Sun, Apr 28, 2:18am by Mia Chapman
Last Updated Tue, Oct 8, 12:32am
Video poker, like keno, pokies, poker, Texas holdem, and blackjack, is a game with a lot of myths associated with it. It’s often got one of the best payout percentages in the casino. When people start talking about how good playing video poker is, they often overstate and exaggerate how big the advantage is. A few outrageous claims made in the right places or often enough and enough people believe them that the myths are perpetuated. Below, I’ve tried to educate players, so they’ll have accurate information. These gaming machines are for smart players, but you have to have good info to make rational decisions.
No single video poker myth is more pervasive than the idea that a gaming machine can run “hot” or “cold”. This is a classic case of humans fitting random events into a pattern. It’s a basic human impulse to put information in patterns and reach general conclusions, but that’s not the way random number generators work. The process of arriving at a number is truly random, almost total chaos. Here’s how a random number generator works.
The random number generator matches certain numbers with card combinations. The game designer sets the pay schedule on the game, so a certain number of combinations of each type are plugged into the algorithm. Every second, the RNG spits out thousands of numbers, each which corresponds to some card combination. Thus, any one-thousandth of a second, several numbers might be generated. At the split second you hit the “Deal/Draw” button, one of these numbers has been chosen. The machine thus doesn’t go through hot or cold phases; it all depends on whether you hit the button in this fraction of a second or that one.
Many people assume random number generators are corrupt. Better put, they think a machine can be manipulated once you’re on the machine, adjusting the odds up and down to determine the outcome of the game. In this paranoid notion, it’s like the casino management says, “I don’t like the looks of this guy. I’m going to make sure he loses.” This is a misunderstanding of how the RNG works, or how casino regulations work.
A casino in most gambling jurisdictions is limited by law in what they can do to the machine when you’re on it. A common law is for states and countries to bar casinos from changing the odds for four minutes prior to and after a player has money in the machine. They can’t change the odds, by law. In any licensed and regulated casino, this is the case. It’s a lot more important to a casino that they keep their gambling license than they beat you out of a few dollars. That license is their reason for opening their doors, because it lets them run legal games in which they have a decided advantage. That’s the real story.
People talk about full pay machines and how they give you an advantage at the casino. This may be true, but the advantage is, at most, something around a 100.76% house edge. Let’s say you play 500 spins per hour on video poker, which isn’t unheard of. Then let’s say you wager $5 per spin, which is an average amount for a gambler.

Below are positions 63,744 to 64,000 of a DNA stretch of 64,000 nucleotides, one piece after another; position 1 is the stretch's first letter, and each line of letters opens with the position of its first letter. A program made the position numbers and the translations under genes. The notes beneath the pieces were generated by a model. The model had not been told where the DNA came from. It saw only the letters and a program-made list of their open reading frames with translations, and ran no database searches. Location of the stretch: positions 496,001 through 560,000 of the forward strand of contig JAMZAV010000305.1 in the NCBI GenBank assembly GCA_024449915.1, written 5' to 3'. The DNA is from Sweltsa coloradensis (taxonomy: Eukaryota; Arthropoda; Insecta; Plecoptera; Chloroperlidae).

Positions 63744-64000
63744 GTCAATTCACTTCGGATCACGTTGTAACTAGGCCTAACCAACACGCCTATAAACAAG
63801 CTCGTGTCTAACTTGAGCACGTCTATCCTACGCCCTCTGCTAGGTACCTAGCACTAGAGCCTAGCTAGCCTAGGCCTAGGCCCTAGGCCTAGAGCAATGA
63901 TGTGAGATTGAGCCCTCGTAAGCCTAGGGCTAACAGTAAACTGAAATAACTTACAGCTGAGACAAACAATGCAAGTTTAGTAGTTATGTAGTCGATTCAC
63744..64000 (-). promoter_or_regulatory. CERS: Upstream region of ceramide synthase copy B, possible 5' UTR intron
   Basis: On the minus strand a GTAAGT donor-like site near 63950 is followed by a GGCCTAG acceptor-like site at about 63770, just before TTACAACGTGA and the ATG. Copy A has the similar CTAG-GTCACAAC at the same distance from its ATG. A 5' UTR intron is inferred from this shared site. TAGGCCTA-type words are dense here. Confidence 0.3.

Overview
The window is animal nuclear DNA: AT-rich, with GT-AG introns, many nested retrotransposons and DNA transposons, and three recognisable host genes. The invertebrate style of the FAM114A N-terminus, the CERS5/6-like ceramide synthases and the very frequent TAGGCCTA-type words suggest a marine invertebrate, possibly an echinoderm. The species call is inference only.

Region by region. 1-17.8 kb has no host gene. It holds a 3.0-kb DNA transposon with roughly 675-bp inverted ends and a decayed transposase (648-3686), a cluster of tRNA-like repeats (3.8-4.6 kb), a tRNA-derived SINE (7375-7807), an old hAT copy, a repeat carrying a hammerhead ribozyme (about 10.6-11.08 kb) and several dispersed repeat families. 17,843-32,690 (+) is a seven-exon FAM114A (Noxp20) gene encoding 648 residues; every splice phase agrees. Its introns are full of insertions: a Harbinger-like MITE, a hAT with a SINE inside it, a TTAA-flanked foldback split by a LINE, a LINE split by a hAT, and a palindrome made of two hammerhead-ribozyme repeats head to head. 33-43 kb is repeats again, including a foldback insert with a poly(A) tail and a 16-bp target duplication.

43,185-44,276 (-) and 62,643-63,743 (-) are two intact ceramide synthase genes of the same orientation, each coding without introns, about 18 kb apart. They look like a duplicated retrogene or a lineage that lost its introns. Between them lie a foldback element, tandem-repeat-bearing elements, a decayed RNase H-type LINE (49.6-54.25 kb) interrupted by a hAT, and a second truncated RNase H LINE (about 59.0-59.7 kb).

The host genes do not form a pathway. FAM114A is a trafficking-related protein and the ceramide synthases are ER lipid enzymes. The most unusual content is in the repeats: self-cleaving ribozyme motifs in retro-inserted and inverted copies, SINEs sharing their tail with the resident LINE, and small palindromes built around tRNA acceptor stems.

Next, let’s stipulate you have a payout percentage of 100.5%. For every $100.50 wagered, you win $100.50. You wager that $100 fifty times in an hour, so on average, you’ll end up making $12.50 per hour, if everything plays out the way it should. If you wanted to play video poker 8 hours a day, you could grind and make about $100 per day. Some days you wouldn’t make anything, but other days you’d make more. No matter how you slice things, you won’t get rich doing it. This is a best-case scenario.
Most players won’t find full pay machines. Instead, most play at a slight disadvantage, probably somewhere between $0.50 and $2.00. That’s when they make optimal plays, with few or any mistakes. No matter what, the casino holds a house edge, so the best you can hope over a long time is to keep as much of your bankroll as possible–not even win that $12.50 from above.
To get rich playing video poker, you’d have to find a full pay machine and play using a big bankroll. In other words, you need to already have a certain fortune built up to make real money playing this game. Otherwise, you’re risking far too much of your net wealth on a game with only marginal returns. Also, gambling is such that you can have long periods where you don’t win at all. Playing video poker for a living is a risky profession.
See “Real Money Video Poker” for more about this.
One common misconception about slots clubs hold that players who slide their slots club membership card in the video poker machine are given lower odds by the machine. One again, this little fairy tale doesn’t take into account the local gaming regulations, which almost certainly eliminate this possibility. In licensed and legit casinos, it’s just not going to happen.
In fact, joining the slots club is a way slot machine gamblers can lower the house edge by a $1.00 or so. My suggestion is to join the slots club, accept every offer, and take advantage of the management’s promotional generosity. Use the comps, cashback, and other incentives as if they were money.
This is part-fiction, part-reality. Games like full pay deuces wild and full pay double bonus make more money than jacks or better video poker. This fact leads people to assume that new games and “gimmicky” games with wild cards and special payouts on special hands are better than the original draw poker video poker variants. This isn’t always the case.
An important part of the equation is the descriptive terms like “full pay”. The term “full pay” implies this is the best version of a pay schedule possible. If you aren’t playing the full pay machine, it’s possible other games are better. This isn’t a cut-and-dried situation, so gamblers have to study some of the common version of any machine, know how to distinguish one from the other, and then make a decision on which to play.